The Charm of Crumbling Bricks and Peeling Paint

Photos from New Orleans’ French Quarter capture history, mystique

By Pamela Dillon, Dayton Daily News

Feature Article for Dayton Daily News Arts section, November 14, 2004

The final resting place that has captured his attention holds so much fascination and notoriety that visitors aren’t allowed in after 3 p.m.
But that’s OK with fine art photographer Robert Miller because the light wouldn’t be good after dusk anyway.

Miller traveled to the French Quarter of New Orleans to capture the history and character of tomb-sites inside St. Louis Cemetery No.1,
as well as the elaborate courtyard doors and windows of homes in the area.
“Patina & Obituaries of the Vieux Carre” includes 26 images on display at the Carriage Hill MetroPark Gallery.

“The whole French Quarter has a certain look and feel to it, and everything is different.
Every door, every window, every doorknob has its own character,” Miller said.
“They’re really proud of that aged look and unique patina.”

Crumbling bricks, peeling paint and rotting wood would send most people around here to Lowe’s for new parts and materials.
But in the Vieux Carre, it’s all part of the history and mystique.

Miller took mostly large format images with a Shen Hao HZX-45A, a 4x5 Chinese camera encased in wood with an accordion bellows.
He uses a slow, traditional process to set up and capture the shot.
When he returns to the darkroom, he spends an entire day developing two negatives at a time in a rare process called unsharp masking.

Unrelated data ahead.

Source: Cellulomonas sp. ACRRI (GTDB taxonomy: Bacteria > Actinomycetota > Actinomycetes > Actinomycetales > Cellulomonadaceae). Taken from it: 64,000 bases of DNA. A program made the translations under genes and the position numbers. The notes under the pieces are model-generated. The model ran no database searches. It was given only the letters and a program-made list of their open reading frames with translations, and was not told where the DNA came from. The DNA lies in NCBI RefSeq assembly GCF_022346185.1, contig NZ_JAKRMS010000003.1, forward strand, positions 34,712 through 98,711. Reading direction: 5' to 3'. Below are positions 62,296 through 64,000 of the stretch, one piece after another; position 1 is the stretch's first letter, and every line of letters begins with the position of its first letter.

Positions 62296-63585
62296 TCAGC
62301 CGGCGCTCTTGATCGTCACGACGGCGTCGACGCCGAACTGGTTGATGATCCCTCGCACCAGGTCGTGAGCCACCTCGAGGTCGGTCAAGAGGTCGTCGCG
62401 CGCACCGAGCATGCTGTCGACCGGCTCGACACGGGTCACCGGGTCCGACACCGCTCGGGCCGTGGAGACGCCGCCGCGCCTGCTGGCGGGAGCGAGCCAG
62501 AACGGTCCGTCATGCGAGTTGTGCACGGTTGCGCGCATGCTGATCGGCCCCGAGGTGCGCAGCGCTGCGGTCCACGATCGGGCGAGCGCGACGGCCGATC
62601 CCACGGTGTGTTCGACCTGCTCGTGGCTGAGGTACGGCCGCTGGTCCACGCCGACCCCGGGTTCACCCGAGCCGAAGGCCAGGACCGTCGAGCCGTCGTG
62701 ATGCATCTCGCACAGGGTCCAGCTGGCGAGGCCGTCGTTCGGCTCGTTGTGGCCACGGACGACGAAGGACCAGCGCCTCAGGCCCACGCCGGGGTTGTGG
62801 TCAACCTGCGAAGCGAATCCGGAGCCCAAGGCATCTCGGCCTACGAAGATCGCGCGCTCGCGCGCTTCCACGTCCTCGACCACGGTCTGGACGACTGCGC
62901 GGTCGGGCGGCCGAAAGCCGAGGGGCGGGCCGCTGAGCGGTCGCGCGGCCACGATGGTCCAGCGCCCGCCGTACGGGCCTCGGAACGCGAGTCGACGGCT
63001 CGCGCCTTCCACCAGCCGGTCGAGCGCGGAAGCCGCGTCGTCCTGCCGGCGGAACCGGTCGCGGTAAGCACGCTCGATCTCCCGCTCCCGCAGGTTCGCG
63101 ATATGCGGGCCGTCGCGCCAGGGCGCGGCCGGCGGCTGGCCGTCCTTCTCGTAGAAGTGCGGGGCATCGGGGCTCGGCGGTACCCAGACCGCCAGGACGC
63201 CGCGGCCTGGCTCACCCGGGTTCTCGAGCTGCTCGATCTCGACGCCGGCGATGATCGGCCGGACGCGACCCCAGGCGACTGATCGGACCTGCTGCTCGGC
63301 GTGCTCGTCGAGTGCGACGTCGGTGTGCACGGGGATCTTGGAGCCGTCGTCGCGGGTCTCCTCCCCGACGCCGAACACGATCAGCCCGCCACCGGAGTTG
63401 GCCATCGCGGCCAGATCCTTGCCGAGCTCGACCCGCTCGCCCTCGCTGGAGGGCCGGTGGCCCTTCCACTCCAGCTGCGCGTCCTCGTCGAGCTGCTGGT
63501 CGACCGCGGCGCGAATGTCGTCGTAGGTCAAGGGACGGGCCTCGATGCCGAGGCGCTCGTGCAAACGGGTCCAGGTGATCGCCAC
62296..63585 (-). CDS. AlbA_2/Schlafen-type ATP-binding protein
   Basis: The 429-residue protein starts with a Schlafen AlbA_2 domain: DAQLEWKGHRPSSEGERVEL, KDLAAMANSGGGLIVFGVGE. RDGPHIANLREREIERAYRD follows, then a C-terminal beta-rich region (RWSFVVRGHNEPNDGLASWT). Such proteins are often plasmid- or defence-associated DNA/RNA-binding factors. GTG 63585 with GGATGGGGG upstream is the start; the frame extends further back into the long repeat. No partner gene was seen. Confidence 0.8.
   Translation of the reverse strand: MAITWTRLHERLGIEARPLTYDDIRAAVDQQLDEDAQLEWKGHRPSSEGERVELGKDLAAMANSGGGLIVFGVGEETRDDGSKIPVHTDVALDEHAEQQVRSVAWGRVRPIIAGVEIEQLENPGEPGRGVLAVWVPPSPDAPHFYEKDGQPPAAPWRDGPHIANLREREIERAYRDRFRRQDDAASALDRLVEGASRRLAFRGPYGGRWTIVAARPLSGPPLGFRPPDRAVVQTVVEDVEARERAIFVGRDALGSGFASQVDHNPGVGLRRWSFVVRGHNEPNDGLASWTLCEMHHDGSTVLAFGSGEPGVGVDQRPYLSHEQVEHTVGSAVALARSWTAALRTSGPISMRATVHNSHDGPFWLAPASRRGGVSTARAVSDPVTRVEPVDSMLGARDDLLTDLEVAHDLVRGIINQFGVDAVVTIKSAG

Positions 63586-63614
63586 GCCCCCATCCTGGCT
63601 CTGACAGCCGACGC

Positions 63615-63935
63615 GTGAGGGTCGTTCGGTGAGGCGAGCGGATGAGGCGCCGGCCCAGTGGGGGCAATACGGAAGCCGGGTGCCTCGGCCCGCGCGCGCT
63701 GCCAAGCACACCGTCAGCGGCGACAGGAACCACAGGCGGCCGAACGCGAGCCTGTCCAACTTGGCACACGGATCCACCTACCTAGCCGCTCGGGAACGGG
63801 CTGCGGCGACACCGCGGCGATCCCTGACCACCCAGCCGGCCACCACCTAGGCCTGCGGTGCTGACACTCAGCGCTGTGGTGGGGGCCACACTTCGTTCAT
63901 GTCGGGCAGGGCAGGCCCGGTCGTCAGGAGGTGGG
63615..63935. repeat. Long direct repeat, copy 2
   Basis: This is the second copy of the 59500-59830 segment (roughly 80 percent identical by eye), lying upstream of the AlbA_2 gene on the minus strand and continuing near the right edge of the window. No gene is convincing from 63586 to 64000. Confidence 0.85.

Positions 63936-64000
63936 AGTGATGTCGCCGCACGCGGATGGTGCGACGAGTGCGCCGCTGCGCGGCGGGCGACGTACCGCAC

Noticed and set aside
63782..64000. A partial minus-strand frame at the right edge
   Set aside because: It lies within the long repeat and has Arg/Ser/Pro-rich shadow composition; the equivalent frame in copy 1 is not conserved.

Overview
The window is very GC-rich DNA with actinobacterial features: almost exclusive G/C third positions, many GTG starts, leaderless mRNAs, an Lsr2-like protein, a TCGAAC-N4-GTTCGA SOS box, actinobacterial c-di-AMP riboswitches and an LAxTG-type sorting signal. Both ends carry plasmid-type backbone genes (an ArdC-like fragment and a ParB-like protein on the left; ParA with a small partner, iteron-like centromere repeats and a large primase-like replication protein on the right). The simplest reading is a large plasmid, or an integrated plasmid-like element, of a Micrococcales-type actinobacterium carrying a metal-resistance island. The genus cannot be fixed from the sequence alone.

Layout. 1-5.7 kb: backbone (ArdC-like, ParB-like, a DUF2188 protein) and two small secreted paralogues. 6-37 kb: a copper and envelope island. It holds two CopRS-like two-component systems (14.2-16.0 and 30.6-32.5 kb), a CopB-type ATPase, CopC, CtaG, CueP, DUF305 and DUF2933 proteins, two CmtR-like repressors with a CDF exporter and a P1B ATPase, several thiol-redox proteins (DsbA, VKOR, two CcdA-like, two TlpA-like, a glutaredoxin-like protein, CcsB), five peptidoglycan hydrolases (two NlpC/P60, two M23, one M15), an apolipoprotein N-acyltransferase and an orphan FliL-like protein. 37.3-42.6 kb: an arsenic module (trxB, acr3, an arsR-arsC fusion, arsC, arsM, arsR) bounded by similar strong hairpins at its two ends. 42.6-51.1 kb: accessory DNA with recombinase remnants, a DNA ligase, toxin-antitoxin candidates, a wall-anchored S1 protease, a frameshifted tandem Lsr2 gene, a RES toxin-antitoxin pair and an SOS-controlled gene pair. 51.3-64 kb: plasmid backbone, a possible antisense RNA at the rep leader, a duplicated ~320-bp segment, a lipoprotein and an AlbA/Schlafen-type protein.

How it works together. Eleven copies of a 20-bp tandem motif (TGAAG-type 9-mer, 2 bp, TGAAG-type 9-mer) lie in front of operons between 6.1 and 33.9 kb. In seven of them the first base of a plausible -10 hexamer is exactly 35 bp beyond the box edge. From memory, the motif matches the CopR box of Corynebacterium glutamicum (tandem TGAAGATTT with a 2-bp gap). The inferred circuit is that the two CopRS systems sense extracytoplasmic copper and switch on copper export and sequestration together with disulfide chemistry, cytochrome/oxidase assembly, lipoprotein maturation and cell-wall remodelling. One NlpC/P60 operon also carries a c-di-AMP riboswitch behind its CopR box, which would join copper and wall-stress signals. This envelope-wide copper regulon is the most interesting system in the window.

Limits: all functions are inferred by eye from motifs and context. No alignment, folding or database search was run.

He creates a positive image of the original negative on another piece of film, then places both together in an enlarger.

“You get a much sharper image because the negatives don’t have to be enlarged that much.
You gain tonality and greater shadow detail,” said Miller.

That sharpness comes through in Maison du Lenny Kravitz, an image of the musician’s courtyard door.
The distress patches from the cracked, peeling paint are so numerous, the resulting dark and light contrasts resemble an abstract painting.
“What you don’t see are all the pale, pastel colors.  When I was there, a local resident came by and asked if I knew whose door I was photographing,” said Miller.
“He told me it belonged to Lenny Kravitz and that he spent thousands of dollars to get his door to look like that.”

Doors from other not-so-famous people include Oak Design on Courtyard Door, a close-up of an intricate metal oak branch design inside a small portal;
and White Porcelain Doorknob, a stark contrast of white against the darkly painted wooden door, that is again contrasted within a lighter concrete framework.

When he visited St. Louis Cemetery #1, he captured the disintegration of ancient tombs with their crumbling bricks, chipped marble ledges and leaning iron posts.

Simple Gifts is particularly poignant, with a small stuffed elephant toy and beads decorating the side ledge of a tomb that has rotted away in the corner.

Bird Bones captures an untidy mess of small bones and feathers on the concrete beside a grave.
The remainder of a predator’s meal, a dark gift or perhaps voodoo,
it is a stark reminder of the reality of death for all humans and animals.

“I love the way the texture appears with everything falling apart.
Old things have a strength and character that modern materials just don’t posses,” said Miller.

He started taking photographs as a child, and when his parents bought him a 35mm camera after high school graduation,
then learned by “making every mistake in the book” until he developed his own style.
His photographs evoke strong feelings and he is known for capturing Appalachian culture.

The Carriage Hill Gallery opened last June, when Miller exhibited his Heartwood series from Appalachia.
This exhibition runs through December 31, 2004 and is open Monday through Friday from 10 a.m. to 5 p.m., and weekends 1 to 5 p.m.

“A woman came through today to see the exhibition, and she was just thrilled,“ said Carriage Hill receptionist Ann Sykora.
“She had visited New Orleans and seen some of these places in person.  She said the exhibition stirred intense feelings and memories."

Contact DDN arts writer Pamela Dillon at  (replace “AT” with “@”)